And it occurred to him that, for as much as they'd stayed in touch, he didn't know which of the drunk girl archetypes she fell into now. For the first time in a long time, he felt a stab of longing. He wanted to be there. He wanted to see her at a bar in New York. He wanted to see her in New York.

Hell, he just wanted to see her.

They had gone into the city to see her play last fall. She had landed a major role. It wasn't the lead, it was more like she was just off from center stage, but it was a big deal. They hadn't made it for opening night, but instead for a night in the middle of the week just after the show opened. They had gone to dinner the night before, she showed them around a little bit, but it was nothing more than an extended weekend when he'd called in sick-but-not-really-sick-but-maybe-lovesick-over-his-ex.

Still, that was almost seven months ago. It didn't seem right that he hadn't seen in her seven months. Well…other than the picture her publicist put on Twitter when the play was extended. And the picture of her and some guy in a tabloid after she'd won a small recurring role on some lawyer show (and then she was everywhere for a few weeks but it seemed to have died down).

"Wait…didn't I read somewhere that you have a boyfriend? Maybe he can help you out."

Shut up. He tried really hard to keep it from sounding bitter because really…what right did he have at this point? And he knew it.

"I don't have a boyfriend," she muttered. "I don't have anyone, Finn." She sounded a whole lot less bubbly than she had when she answered and he hated that he always seemed to do that to her.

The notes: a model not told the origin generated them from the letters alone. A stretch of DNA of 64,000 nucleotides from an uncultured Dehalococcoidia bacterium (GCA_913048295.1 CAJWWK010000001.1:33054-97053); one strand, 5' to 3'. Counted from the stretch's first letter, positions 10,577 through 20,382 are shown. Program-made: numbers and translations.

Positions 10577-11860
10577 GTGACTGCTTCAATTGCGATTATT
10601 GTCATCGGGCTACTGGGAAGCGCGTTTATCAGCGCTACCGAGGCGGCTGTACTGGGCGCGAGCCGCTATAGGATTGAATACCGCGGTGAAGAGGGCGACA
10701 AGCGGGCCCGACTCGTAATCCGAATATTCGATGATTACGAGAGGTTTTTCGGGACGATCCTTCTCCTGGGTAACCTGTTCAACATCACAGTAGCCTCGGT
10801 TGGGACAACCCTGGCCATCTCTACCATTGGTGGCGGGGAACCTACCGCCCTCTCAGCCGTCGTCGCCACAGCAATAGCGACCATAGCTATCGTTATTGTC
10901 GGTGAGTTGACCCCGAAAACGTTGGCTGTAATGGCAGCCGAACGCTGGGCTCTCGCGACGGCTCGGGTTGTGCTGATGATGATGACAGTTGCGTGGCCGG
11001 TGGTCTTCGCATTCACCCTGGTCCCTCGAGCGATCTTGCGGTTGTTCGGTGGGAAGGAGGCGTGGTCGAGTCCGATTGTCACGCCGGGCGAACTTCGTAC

"Well then maybe you should come back home for a while. You have people here."

"Maybe." She sighed. "That's a good idea. It's been a long time since I was home. Since…"

"Since we were graduating from college and you officially moved out of your house."

"Yeah," she said softly. "Wow…has it really been that long?"

His eyes ticked up, like they were trying to physically search his memory for him. Rachel had been lingering in his room when he got home from school that afternoon; they had both come home for the weekend to really clear things out before they graduated college and started their "real" jobs. She attended his graduation on the following Wednesday at Ohio State and yeah, that had been the last time he had seen her in Ohio. He had already started his job when she walked with her class from Julliard and had only attended in pictures and the video her dads had proudly displayed (when he asked, but that was hardly worth mentioning). The other times… well, she'd done a show that stopped in Indianapolis with Broadway Across America and then his trip to New York and that was…that was it? Those were the only times he'd seen her…hugged her…smelled her… in the last four years?

Four years.

"I think you should come home for a while," he repeated. His voice was low and it almost cracked. "I miss you."

"Well, you live two hours away though," she protested. "And do I really need to point out that you live with another girl—a girl who has been less than approving of me in the past?"

Finn sighed. In that regard, he wasn't sure what had happened other than life had happened. He and Rachel hadn't been in the same place at the same time since high school and she had been a whirlwind of unsettled activity, even when she was in college. Her travel schedule had been enough to send anyone that wanted to see her spinning. She had almost never returned home and that had certainly not changed.